JanusFor many of us, January is a time to think about how we can improve ourselves. We might consider how to get thinner, healthier and fitter. We promise ourselves that this year we will be better and may do something about it. For a time…

 
I would often start the year teaching my class about the origins of the name of the first month of the year. As some of you may know, January is named after the Roman god Janus. To Ancient Romans, he was the god of beginnings, transitions, doorways and endings. He has two faces: one looking forward and the other looking back. I would give the children an outline of Janus to write on. They would write down what they were proud of in the previous year in the backward-looking face. On the other face they would write what they were looking forward to.

 
The idea of looking back on our achievements isn’t something we always do. Too often we dwell on things that have gone wrong and give ourselves a hard time. The same is true of quite a few children. We have children coming to our Centre saying, “I can’t do maths” or “I’m rubbish at reading”. On one occasion I had a child coming to an assessment who said, “I have never read a book in my life. I can’t read.” This child now reads novels and has favourite authors. Our response to these negative comments is to tell children that it might be something they find difficult at the moment, but it doesn’t mean they can’t do it or that they’re rubbish. They may need to learn in a different way or go right back to basics because something is missing which is holding them back.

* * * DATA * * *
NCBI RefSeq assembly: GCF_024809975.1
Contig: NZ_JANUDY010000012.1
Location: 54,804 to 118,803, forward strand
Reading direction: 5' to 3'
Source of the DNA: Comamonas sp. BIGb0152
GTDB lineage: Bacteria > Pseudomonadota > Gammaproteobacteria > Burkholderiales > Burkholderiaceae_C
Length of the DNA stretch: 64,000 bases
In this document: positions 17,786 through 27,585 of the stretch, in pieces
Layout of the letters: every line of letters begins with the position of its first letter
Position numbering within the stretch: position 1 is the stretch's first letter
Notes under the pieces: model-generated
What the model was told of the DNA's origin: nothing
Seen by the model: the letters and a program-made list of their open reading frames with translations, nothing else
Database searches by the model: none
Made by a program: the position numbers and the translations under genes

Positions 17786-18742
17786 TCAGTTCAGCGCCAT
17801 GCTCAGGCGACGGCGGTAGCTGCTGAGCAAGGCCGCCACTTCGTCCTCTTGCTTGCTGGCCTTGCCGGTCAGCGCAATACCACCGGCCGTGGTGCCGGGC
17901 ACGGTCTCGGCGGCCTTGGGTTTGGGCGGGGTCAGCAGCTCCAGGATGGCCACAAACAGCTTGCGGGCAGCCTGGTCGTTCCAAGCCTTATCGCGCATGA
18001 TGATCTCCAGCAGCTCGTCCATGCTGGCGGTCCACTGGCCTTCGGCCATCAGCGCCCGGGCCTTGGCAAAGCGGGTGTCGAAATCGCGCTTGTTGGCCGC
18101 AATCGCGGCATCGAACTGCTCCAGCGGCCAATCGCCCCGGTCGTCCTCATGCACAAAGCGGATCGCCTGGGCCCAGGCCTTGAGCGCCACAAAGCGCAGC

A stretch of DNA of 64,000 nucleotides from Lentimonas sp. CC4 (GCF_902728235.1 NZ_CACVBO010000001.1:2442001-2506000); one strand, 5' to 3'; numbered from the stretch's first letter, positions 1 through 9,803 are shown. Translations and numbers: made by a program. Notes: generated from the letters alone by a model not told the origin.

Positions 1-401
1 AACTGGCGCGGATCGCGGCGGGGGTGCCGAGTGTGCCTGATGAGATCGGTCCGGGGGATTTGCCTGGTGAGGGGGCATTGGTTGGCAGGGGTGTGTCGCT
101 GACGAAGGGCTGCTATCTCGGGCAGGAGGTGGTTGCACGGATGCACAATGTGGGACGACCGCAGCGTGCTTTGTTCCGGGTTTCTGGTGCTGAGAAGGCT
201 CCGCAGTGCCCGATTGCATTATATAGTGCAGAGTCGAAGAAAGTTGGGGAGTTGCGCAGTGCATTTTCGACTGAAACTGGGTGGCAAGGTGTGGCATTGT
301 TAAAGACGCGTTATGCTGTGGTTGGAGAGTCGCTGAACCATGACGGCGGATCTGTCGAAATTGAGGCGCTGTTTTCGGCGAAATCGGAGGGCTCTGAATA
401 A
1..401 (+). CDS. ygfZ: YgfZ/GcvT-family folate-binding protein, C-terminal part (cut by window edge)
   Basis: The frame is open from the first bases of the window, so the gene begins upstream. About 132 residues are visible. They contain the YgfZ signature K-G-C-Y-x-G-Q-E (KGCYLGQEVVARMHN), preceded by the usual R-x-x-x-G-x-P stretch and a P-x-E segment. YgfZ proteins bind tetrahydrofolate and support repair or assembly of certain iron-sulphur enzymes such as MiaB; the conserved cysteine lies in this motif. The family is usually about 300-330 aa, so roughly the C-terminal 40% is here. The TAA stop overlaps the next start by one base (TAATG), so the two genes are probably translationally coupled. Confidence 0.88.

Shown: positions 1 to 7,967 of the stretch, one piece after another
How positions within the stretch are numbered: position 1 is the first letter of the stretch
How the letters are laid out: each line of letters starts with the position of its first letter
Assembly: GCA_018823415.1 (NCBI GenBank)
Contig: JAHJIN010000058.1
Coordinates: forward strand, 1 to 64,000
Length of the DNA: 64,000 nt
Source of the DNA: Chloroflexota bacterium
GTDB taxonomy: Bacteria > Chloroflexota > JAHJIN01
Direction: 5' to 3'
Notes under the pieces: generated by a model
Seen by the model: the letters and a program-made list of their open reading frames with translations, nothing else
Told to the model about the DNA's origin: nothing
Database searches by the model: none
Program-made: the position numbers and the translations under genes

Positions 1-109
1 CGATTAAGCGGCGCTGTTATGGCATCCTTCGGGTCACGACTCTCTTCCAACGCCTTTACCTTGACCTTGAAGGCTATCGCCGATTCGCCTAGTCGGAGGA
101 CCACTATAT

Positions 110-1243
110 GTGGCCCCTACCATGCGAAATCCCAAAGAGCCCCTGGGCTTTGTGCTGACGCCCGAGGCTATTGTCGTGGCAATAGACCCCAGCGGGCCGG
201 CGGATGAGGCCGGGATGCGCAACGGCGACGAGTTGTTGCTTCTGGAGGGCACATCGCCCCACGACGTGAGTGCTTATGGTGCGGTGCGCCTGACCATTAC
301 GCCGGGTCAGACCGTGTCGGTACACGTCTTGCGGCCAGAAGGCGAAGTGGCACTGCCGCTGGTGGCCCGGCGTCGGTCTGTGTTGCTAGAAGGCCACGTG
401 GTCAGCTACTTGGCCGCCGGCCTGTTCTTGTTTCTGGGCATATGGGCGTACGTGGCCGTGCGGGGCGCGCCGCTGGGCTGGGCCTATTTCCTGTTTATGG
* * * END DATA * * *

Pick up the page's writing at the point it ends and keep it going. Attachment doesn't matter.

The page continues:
Our Focus

A lot of what we do at the Centre involves building confidence in children. If they have convinced themselves that they are no good at something, we show them what they can do and build on that. We also show them that mistakes are normal in the learning process. Learning from mistakes are an integral part of the lesson. In fact, we tell the children that if they have completed the work without some struggle then it is not challenging enough for them. Learning requires effort and dealing with difficulties along the way.

New BlogIf children look back at their learning and only think of negative experiences, then this can have an impact on future learning. If, however, they can be shown what they can achieve, this can open the door to a much more positive future.
To find out more about what we do at the Centre, follow the links bellow:
• Maths
• English
• Special Educational Needs